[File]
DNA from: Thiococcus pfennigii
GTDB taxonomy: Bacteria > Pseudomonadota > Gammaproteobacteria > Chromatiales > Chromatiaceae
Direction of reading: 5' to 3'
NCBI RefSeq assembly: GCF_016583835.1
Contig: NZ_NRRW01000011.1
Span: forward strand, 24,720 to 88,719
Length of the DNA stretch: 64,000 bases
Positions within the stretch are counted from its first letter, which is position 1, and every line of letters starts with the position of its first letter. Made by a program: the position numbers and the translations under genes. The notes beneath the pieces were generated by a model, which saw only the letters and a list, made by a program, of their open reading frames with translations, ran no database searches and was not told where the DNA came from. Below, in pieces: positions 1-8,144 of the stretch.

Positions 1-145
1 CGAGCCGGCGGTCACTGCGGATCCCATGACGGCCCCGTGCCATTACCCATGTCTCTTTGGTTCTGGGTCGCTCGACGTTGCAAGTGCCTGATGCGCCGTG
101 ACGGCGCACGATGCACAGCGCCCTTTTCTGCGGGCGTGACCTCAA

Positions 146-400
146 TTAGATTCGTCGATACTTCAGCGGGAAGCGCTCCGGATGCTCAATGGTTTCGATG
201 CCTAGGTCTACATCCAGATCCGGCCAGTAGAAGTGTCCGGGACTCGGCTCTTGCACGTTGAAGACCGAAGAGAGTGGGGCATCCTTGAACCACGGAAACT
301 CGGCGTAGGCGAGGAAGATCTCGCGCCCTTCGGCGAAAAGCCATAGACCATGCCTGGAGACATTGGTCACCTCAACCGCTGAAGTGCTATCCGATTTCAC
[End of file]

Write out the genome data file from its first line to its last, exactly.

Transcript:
DNA from: Thiococcus pfennigii
GTDB taxonomy: Bacteria > Pseudomonadota > Gammaproteobacteria > Chromatiales > Chromatiaceae
Direction of reading: 5' to 3'
NCBI RefSeq assembly: GCF_016583835.1
Contig: NZ_NRRW01000011.1
Span: forward strand, 24,720 to 88,719
Length of the DNA stretch: 64,000 bases
Positions within the stretch are counted from its first letter, which is position 1, and every line of letters starts with the position of its first letter. Made by a program: the position numbers and the translations under genes. The notes beneath the pieces were generated by a model, which saw only the letters and a list, made by a program, of their open reading frames with translations, ran no database searches and was not told where the DNA came from. Below, in pieces: positions 1-8,144 of the stretch.

Positions 1-145
1 CGAGCCGGCGGTCACTGCGGATCCCATGACGGCCCCGTGCCATTACCCATGTCTCTTTGGTTCTGGGTCGCTCGACGTTGCAAGTGCCTGATGCGCCGTG
101 ACGGCGCACGATGCACAGCGCCCTTTTCTGCGGGCGTGACCTCAA

Positions 146-400
146 TTAGATTCGTCGATACTTCAGCGGGAAGCGCTCCGGATGCTCAATGGTTTCGATG
201 CCTAGGTCTACATCCAGATCCGGCCAGTAGAAGTGTCCGGGACTCGGCTCTTGCACGTTGAAGACCGAAGAGAGTGGGGCATCCTTGAACCACGGAAACT
301 CGGCGTAGGCGAGGAAGATCTCGCGCCCTTCGGCGAAAAGCCATAGACCATGCCTGGAGACATTGGTCACCTCAACCGCTGAAGTGCTATCCGATTTCAC